Former Florida gubernatorial candidate Andrew Gillum has been indicted for conspiracy, wire fraud and making false statements.
United States Attorney’s Office for the Northern District of Florida announced the indictment against the former mayor of Tallahassee and Sharon Janet Lettman-Hicks, 53, an associate of Gillum’s.
The 21-count indictment alleges that 42-year-old Gillum and Lettman-Hicks were paid money in exchange for “false and fraudulent promises and representations that the funds would be used for a legitimate purpose.”
The indictment also states the two diverted the payments to a company owned by Lettman-Hicks who then gave then paid the money to Gillum as an employee of the company.
Gillum is also charged with making false statements to the FBI, according to the United States Attorney’s Office for the Northern District of Florida.
Gillum is scheduled to appear in court at 2 p.m.
The charges carry a combined prison sentence of up to 45 years if found guilty.
In a statement, Gillum said this was a political move.
“I have spent the last 20 years of my life in public service and continue to fight for the people. Every campaign I’ve run has been done with integrity. Make no mistake that this case is not legal, it is political,” Gillum said. “Throughout my career I have always stood up for the people of Florida and have spoken truth to power. There’s been a target on my back ever since I was the mayor of Tallahassee. They found nothing then, and I have full confidence that my legal team will prove my innocence now.”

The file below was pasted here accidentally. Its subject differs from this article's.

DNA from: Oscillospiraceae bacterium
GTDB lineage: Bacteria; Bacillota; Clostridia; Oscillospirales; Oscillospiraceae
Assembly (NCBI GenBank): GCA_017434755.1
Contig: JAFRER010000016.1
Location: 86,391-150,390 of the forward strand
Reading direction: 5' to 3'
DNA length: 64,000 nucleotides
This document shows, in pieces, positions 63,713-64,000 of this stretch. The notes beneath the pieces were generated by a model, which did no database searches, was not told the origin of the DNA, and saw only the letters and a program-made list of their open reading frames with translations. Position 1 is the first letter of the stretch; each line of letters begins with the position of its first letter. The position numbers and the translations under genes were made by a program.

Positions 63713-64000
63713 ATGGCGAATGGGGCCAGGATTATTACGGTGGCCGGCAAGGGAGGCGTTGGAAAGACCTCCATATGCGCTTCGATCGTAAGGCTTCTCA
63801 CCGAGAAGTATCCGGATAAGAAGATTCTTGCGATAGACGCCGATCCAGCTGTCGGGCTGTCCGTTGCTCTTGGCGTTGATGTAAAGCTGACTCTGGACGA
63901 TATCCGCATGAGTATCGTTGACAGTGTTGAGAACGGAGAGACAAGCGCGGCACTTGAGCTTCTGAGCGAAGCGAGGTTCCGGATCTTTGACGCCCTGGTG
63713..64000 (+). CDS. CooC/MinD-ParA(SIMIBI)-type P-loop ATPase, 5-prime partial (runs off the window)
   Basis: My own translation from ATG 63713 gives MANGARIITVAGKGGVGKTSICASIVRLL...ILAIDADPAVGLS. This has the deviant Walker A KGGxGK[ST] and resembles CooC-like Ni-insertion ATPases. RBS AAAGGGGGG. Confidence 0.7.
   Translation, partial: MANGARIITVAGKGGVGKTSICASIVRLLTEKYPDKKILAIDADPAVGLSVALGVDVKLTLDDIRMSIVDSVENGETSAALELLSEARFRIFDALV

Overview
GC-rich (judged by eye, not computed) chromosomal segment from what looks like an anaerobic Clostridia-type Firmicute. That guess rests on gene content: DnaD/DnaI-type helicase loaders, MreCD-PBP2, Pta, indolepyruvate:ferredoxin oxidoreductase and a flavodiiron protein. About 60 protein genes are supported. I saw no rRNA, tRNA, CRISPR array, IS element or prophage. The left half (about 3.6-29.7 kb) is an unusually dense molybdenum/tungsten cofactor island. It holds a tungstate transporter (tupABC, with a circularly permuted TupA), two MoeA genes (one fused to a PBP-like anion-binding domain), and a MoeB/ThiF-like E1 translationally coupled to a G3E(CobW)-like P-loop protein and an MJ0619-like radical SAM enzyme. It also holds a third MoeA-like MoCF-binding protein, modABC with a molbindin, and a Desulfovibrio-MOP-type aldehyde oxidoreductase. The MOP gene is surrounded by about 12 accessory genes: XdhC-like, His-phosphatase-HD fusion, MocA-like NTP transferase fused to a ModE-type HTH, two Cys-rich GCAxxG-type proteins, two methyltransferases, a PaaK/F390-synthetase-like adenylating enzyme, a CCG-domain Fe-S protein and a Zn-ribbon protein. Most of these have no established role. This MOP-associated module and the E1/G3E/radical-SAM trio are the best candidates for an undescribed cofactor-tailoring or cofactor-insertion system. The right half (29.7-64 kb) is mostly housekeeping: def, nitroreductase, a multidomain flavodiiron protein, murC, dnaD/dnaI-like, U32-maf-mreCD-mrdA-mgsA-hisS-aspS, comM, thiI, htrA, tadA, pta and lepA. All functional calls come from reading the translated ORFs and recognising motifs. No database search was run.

His attorneys released a statement saying the government got it wrong.
“The evidence in this case is clear and will show that Mr. Gillum is innocent of all charges. We look forward to putting this case to rest and giving Andrew and his family peace of mind once and for all,” said Marc Elias, with the Elias Law Group and David Oscar Markus of Markus/Moss, who are representing Gillum.
This is not the first time Gillum has made headlines after losing to Gov. Ron DeSantis.
In 2019, the Florida Commission on Ethics found probable cause that Gillum violated state ethics laws by accepting gifts, including tickets to Hamilton, and failing to report them. He was asked to pay a $5,000 fee.